ISSN (Print) - 0012-9976 | ISSN (Online) - 2349-8846

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Where Boundaries Bleed

The Many Subtleties of George W Grierson’s Linguistic Survey of India

Colonialism and Knowledge in Grierson’s Linguistic Survey of India edited by Javed Majeed, London and New York: Routledge, 2019; pp 274, £36.99.

Nation and Region in Grierson’s Linguistic Survey of India edited by Javed Majeed, London and New York: Routledge, 2019; pp 238, £36.99.

The true heart of Javed Majeeds analysis of George W Griersons Linguistic Survey of India (LSI) rests in two adjacent chaptersMapping Languages and Double Names. Here, Majeed draws our attention to the vocabulary with which Grierson writes of the dialect continuum in India: dialects overflow their assumed boundaries, differences melt, lines of distinction between dialects appear blurred, boundaries bleed, linguistic zones shade into each other and each language name reveals a further swirl of names. The two chapters bring to the surface an idiom of doubt and a narrative of indefiniteness in Griersons colonial knowledge production (Nation and Region in Griersons Linguistic Survey of India, pp 5687).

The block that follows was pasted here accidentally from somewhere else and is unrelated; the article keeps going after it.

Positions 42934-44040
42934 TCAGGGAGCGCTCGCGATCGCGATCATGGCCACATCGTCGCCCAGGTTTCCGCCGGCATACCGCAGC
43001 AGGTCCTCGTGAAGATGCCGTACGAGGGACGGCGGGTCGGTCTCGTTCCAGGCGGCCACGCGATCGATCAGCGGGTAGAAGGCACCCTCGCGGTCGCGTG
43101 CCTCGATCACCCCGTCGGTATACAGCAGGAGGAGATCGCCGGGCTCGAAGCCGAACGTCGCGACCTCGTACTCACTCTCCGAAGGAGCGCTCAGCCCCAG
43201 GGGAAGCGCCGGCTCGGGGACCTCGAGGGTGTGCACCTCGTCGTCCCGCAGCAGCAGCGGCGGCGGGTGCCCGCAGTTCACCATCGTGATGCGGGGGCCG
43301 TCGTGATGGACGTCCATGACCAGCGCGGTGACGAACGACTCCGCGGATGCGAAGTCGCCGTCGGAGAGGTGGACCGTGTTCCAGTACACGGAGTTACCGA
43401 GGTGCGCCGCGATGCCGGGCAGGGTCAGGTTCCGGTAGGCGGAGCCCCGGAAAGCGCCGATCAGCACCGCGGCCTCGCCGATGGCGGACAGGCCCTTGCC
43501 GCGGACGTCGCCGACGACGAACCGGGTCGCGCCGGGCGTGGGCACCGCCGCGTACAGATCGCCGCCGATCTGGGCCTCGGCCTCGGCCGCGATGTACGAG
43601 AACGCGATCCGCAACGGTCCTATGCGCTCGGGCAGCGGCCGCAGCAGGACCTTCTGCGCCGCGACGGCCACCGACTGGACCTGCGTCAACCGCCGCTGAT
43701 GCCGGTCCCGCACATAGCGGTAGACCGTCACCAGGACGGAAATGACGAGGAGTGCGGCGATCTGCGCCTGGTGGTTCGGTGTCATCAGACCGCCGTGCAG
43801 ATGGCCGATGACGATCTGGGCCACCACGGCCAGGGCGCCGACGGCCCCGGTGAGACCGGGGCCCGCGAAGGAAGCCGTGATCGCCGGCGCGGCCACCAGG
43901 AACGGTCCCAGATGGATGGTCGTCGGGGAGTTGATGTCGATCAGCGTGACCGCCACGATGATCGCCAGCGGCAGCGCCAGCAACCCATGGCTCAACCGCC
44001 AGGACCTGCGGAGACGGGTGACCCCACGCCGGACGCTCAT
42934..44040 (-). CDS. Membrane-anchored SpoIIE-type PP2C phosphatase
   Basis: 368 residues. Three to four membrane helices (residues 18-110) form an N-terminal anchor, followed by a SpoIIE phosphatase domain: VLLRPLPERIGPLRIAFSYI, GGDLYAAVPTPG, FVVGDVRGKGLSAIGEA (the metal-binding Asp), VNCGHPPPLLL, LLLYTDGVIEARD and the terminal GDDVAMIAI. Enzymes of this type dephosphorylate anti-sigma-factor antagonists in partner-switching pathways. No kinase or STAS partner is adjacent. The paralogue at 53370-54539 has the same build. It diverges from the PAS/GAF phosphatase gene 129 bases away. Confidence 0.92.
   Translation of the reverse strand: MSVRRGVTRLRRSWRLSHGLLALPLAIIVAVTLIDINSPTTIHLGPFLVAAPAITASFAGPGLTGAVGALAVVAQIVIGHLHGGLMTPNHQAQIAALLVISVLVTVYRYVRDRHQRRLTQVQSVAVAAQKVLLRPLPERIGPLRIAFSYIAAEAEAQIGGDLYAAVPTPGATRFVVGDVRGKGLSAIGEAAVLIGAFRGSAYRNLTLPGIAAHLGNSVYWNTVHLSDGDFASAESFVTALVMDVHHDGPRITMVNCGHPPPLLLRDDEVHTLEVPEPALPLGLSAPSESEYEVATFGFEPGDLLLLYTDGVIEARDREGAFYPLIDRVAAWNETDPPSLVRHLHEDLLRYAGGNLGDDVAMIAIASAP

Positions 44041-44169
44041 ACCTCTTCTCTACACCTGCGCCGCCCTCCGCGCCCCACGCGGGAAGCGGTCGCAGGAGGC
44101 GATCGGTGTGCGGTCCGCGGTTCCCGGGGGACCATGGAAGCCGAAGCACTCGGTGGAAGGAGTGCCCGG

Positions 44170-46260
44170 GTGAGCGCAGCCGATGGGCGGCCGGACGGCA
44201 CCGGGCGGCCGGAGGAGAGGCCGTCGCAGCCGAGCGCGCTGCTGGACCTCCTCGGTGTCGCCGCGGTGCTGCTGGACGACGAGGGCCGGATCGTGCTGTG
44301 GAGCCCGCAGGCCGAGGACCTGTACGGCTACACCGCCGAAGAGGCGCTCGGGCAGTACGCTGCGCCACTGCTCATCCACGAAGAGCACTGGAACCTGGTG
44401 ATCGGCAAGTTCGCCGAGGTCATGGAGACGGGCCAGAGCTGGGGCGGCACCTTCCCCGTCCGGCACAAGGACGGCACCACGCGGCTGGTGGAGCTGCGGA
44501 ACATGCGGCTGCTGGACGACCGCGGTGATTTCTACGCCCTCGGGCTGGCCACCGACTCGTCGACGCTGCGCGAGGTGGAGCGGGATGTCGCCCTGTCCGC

Majeeds fundamental, consistent and singular contribution is to remind us that Grierson, while steadfastly participating in regimes of colonial authority and linguistic cataloguing, also allowed the LSI to be undercut by countervailing narratives at each juncture of the LSIs three-decade-long career. In doing so, his two-volume study (Colonialism and Knowledge in Griersons Linguistic Survey of India and Nation and Region in Griersons Linguistic Survey of India) is a vastly complex and nuanced analysis of Griersons conclusions on the linguistic ecology of the South Asia region. However, equally, the chapters Mapping Languages and Double Names are an example of a deeply insightful and refreshing meta-analysis, drawing attention to Griersons use of metaphor, idiom, simile, and turn of phrase. They highlight the rich possibilities of research on colonial era documents. They also alert us to the implications of an unusual weaving of disciplinary acumen that Majeeda scholar of English literature, Urdu poetry and prose, travel writing, autobiography, and postcolonial theorybrings to an analysis of the LSI. In the past, similar subjects of study have drawn the attention of anthropologists (Cohn 1997) and historians (Raman 2012).

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Published On : 20th Jan, 2024

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